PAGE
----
Our forthcoming book is titled Divided We Stand: The 2020 Elections and American Politics. Among other things, it discusses the state of the parties.
He did not have a coherent policy platform, because he was the policy platform, the middle finger to perceived enemies and the bulwark against real or imagined progressive assault. Many Republican presidents would have moved the American Embassy in Israel to Jerusalem or supported a capital-gains tax cut or attempted to wage a Kulturkampf against “cancel culture” or any other wedge issue that provided an unwinnable and unlosable political war to be fought in the Twitter trenches. It is telling that as president, Mr. Trump became a remarkably standard Republican on many issues (his opposition to raising the minimum wage, for example) and received no penalty from his voters or allies. He did not need to fulfill the promises of Trumpism to win their support. He merely needed to be Donald Trump.
“A lot of nonreligious liberals can’t tune into the frequency on which Donald Trump is speaking to the right,” Hochschild said. Throughout his term, the president has been laser-focused, not so much on the day-to-day tasks of the job, but rather on calling out his political enemies—the press, the bureaucracy, the far left, the impeachers, the vote-counting software. But although liberals might see pathological anger here, Hochschild’s sources have told her they perceive something deeper than rage. They see suffering. “‘I’m suffering for you,’ is a profound message,” she said. “Suffering consolidates and strengthens belief. It puts an ism to the word Trump and gives a political project the shape of a religious movement.” Perhaps in part because Trump considers himself godlike, he is absorbing the underlying religious paradigm of voters who are seeking some new creed to explain the broken line and mend it.
More Republicans tend to think of Democrats as enemies right now than as just political opposition. pic.twitter.com/TtGGzVMSJP— CBS News Poll (@CBSNewsPoll) February 9, 2021
You don’t have to study demography to see that race is at the core of the GOP’s tilt toward the authoritarian. You need only look at what happened this week.
On Monday, the Georgia state House passed a bill brazenly attempting to deter Black voters. The bill proposed to scale back Sunday voting — taking direct aim at the longtime “Souls to the Polls” tradition in which Black voters cast their ballots after church on Sundays. The bill also would increase voter I.D. requirements — known to disenfranchise Black voters disproportionately — and even would make it illegal to serve food or drinks to voters waiting in long lines outside polling places; lines are typically longer at minority precincts.
Georgia Republicans clearly are hoping they can suppress enough Black votes to erase the Democrats’ narrow advantage that gave them both of the state’s Senate seats and Joe Biden its electoral votes. But Georgia is just one of the 43 states collectively contemplating 253 bills this year with provisions restricting voting access, according to a tally by the Brennan Center for Justice.
On Tuesday, the Supreme Court’s majority signaled it would be open to more such voting restrictions. In oral arguments, the conservative justices indicated they would uphold two Arizona laws that would have the effect of disproportionately disqualifying the votes of non-White citizens. One law throws out ballots cast in the wrong precinct, a problem that affects minority voters twice as much as White voters because polling places move more frequently in minority neighborhoods. The other law bans the practice of ballot collection — derided by Republicans as ballot “harvesting” — which is disproportionately used by minority voters, in particular Arizona’s Native Americans on reservations.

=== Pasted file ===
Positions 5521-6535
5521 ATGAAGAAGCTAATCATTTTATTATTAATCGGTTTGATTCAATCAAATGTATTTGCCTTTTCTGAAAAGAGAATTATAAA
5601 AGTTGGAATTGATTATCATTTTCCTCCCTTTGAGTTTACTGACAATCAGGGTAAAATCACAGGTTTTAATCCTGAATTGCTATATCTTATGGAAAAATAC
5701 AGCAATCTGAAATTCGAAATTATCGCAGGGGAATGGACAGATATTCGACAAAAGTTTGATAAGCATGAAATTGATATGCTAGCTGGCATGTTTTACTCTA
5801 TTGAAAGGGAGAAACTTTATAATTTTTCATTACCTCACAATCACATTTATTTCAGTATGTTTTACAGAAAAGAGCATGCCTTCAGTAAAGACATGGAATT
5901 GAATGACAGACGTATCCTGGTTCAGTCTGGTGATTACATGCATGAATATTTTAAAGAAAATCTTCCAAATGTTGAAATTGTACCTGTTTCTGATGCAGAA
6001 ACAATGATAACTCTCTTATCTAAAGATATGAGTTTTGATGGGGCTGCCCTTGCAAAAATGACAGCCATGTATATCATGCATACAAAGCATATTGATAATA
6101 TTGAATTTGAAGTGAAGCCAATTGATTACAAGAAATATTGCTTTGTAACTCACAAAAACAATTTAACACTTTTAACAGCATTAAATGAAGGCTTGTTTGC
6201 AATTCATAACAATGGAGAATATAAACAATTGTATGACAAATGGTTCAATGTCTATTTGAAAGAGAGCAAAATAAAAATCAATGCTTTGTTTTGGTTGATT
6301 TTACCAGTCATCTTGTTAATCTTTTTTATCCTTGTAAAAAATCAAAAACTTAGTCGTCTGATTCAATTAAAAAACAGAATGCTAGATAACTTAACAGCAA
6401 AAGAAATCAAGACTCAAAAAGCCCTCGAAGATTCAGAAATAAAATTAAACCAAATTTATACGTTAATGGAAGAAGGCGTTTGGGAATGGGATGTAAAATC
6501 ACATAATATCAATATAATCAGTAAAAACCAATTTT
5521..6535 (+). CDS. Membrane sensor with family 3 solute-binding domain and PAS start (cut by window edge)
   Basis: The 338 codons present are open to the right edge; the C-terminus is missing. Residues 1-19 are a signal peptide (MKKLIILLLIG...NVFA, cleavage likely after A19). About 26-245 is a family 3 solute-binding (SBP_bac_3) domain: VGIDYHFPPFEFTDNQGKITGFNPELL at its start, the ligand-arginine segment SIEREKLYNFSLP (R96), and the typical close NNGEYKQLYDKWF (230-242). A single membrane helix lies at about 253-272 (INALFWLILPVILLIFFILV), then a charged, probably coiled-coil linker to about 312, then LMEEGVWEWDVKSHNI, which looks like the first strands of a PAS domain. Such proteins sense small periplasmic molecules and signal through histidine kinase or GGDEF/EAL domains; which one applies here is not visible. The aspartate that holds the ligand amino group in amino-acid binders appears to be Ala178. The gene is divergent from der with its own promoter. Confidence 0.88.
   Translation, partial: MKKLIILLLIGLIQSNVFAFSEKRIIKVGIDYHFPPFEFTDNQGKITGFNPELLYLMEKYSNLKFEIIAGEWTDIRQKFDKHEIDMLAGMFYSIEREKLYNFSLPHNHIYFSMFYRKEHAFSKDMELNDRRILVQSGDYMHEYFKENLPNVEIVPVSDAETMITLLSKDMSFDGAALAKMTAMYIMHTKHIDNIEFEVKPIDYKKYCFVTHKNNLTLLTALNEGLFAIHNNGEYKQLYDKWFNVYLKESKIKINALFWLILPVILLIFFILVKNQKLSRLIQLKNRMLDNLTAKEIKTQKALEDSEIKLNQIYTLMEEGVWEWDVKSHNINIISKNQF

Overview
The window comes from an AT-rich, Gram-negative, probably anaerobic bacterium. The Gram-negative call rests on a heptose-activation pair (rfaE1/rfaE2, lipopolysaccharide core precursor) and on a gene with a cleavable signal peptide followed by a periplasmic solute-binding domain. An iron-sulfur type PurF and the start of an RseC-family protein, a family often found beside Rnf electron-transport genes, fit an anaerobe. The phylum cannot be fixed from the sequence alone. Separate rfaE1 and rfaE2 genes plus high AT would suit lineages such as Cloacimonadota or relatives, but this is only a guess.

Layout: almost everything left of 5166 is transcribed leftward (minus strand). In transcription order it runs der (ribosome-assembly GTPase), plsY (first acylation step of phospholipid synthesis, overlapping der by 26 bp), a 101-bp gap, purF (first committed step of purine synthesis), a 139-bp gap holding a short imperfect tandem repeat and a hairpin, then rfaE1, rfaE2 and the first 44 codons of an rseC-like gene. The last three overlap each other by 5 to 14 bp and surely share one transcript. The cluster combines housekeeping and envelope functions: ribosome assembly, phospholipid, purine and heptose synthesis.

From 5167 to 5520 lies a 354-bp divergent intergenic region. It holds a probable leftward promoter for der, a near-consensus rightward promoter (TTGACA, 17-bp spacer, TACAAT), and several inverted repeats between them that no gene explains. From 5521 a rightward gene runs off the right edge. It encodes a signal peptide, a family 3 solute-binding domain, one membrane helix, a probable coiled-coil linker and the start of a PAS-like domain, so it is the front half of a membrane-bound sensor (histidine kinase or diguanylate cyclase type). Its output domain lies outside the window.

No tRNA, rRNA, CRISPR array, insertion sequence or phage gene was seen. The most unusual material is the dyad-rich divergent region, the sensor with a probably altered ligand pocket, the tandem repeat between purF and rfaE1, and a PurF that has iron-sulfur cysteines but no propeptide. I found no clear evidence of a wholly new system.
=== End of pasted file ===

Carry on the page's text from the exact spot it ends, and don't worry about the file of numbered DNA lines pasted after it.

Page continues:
Representing the Arizona Republican Party in Tuesday’s argument, lawyer Michael A. Carvin explained why the party supports laws tossing out ballots: “Politics is a zero-sum game.”
Turning to perceptions of the 2020 election cycle, we find that the MAGA movement refuses to accept the election results. We assess this in a number of ways, from survey questions that invoke fraud claims made by Trump, to perceptions of the congressional elections. When we asked our respondents about whether or not they agreed with Trump’s fraud claims, 98 percent believed them valid. We then asked, absent Trump’s claim, whether or not they trusted the election results. Again, 98 percent of respondents distrust the results. However, when we shift to perceptions of the congressional elections, the attitudes move a bit. Instead of 98 percent who take issue with the election outcome at the presidential level, distrust of the down-ballot (congressional) results decline by roughly 20 percentage points to 78 percent. The disparity between our findings on the first two questions, and the last one, suggests that movement members are less upset with gains made in the House versus losing (illegitimately) the presidency. We were also curious about other issues surrounding the 2020 election cycle: attitudes surrounding making it easier for people to vote, and if they’d support Trump for a third term. Recall that, at the time the first wave was in the field, the outcome of the election remained in doubt. In response to the first question, roughly 90 percent of our respondents disagreed with making it easier for people to vote. Replying to the second, it’s clear that, were it possible, roughly 70 percent would’ve supported Trump for a third term.